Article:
Conclusion.—His character.—His labors.—His reward.
In closing this restricted and imperfect record of a life which merits, and in due time will, I trust, receive an ampler tribute, I cannot refrain from adding a few thoughts which naturally suggest themselves, and some of which may seem quite unnecessary to the reader who has followed the story of the historian and diplomatist’s brilliant and eventful career.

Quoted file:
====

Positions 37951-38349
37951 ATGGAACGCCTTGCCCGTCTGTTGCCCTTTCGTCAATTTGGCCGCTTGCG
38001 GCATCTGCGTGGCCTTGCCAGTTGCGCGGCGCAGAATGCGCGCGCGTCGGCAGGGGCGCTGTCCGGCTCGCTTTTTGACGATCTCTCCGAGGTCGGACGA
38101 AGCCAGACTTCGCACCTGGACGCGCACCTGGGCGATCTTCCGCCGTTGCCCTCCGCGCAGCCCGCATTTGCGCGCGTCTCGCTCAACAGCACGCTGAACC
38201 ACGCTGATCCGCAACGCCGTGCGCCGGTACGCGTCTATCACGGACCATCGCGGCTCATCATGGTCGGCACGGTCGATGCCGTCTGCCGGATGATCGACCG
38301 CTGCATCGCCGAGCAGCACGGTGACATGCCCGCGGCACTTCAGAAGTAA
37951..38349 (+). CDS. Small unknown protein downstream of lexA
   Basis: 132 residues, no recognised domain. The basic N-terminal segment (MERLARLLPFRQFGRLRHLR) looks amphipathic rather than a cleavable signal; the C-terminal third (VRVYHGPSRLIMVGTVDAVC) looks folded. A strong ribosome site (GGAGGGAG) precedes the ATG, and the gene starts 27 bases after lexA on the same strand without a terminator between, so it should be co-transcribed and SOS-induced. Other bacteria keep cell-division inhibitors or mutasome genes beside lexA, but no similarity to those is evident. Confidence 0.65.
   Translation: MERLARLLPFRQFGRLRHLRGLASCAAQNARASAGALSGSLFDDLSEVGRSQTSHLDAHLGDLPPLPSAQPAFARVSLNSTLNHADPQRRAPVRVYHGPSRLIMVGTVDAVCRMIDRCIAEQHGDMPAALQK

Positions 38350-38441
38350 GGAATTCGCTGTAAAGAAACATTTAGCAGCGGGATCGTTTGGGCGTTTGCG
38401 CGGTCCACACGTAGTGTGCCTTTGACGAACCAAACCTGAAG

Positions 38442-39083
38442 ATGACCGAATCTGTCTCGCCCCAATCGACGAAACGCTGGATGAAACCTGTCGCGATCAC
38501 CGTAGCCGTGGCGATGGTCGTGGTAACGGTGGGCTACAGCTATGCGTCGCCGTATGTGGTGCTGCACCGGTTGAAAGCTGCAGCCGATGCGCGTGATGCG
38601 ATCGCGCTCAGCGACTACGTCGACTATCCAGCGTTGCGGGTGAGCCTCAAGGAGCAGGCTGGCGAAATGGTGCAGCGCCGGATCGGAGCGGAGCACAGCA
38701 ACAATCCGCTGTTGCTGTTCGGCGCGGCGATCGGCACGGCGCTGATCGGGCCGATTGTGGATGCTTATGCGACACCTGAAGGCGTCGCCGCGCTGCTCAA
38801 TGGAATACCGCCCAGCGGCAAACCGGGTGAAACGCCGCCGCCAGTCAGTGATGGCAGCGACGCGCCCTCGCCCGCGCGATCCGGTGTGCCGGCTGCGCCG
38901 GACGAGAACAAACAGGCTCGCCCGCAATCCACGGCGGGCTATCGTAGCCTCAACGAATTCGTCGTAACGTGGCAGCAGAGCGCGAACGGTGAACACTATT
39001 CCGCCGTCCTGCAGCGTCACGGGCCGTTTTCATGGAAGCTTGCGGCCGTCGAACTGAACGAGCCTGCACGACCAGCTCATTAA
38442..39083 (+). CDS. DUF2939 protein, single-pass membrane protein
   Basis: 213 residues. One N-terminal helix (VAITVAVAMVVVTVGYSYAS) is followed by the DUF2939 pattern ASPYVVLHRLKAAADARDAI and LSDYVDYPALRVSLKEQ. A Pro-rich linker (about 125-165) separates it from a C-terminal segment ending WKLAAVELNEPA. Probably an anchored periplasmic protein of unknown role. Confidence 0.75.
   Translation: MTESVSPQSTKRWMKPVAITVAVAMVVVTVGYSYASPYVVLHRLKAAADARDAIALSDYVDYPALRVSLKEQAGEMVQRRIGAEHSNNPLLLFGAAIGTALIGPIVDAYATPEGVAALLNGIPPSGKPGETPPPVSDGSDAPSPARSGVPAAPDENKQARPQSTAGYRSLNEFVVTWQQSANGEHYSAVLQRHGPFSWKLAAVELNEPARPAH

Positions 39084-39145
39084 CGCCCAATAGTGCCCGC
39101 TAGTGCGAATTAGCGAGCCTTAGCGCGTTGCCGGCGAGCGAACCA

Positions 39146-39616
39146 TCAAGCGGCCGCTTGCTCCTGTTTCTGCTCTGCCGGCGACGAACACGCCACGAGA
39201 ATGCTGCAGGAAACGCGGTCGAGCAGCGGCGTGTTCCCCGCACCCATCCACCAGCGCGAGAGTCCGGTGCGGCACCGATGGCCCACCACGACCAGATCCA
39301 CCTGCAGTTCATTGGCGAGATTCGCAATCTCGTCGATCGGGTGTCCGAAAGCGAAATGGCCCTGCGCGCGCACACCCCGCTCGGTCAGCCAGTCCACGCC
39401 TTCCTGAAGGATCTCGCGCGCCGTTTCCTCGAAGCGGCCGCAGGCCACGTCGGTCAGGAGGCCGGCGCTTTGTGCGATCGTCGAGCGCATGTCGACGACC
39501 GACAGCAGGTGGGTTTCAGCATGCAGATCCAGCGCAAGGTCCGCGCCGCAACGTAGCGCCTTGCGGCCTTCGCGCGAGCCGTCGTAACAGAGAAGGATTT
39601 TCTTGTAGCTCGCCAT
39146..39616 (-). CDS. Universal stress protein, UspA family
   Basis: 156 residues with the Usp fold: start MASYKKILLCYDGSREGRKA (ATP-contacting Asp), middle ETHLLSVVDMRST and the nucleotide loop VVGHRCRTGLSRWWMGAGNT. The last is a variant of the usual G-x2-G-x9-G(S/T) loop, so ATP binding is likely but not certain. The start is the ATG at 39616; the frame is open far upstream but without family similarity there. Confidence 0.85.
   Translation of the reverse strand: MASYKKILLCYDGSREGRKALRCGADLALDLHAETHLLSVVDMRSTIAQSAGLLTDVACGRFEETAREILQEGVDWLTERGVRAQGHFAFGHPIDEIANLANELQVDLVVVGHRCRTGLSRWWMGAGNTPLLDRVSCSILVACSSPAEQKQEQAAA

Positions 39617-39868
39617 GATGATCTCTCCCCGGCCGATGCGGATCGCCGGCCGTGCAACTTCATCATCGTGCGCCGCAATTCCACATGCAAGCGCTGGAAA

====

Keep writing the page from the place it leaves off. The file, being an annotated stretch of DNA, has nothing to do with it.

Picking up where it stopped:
Mr. Motley came of a parentage which promised the gifts of mind and body very generally to be accounted for, in a measure at least, wherever we find them, by the blood of one or both of the parents. They gave him special attractions and laid him open to not a few temptations. Too many young men born to shine in social life, to sparkle, it may be, in conversation, perhaps in the lighter walks of literature, become agreeable idlers, self-indulgent, frivolous, incapable of large designs or sustained effort, lose every aspiration and forget every ideal. Our gilded youth want such examples as this of Motley, not a solitary, but a conspicuous one, to teach them how much better is the restlessness of a noble ambition than the narcotized stupor of club-life or the vapid amusement of a dressed-up intercourse which too often requires a questionable flavor of forbidden license to render it endurable to persons of vivacious character and temperament.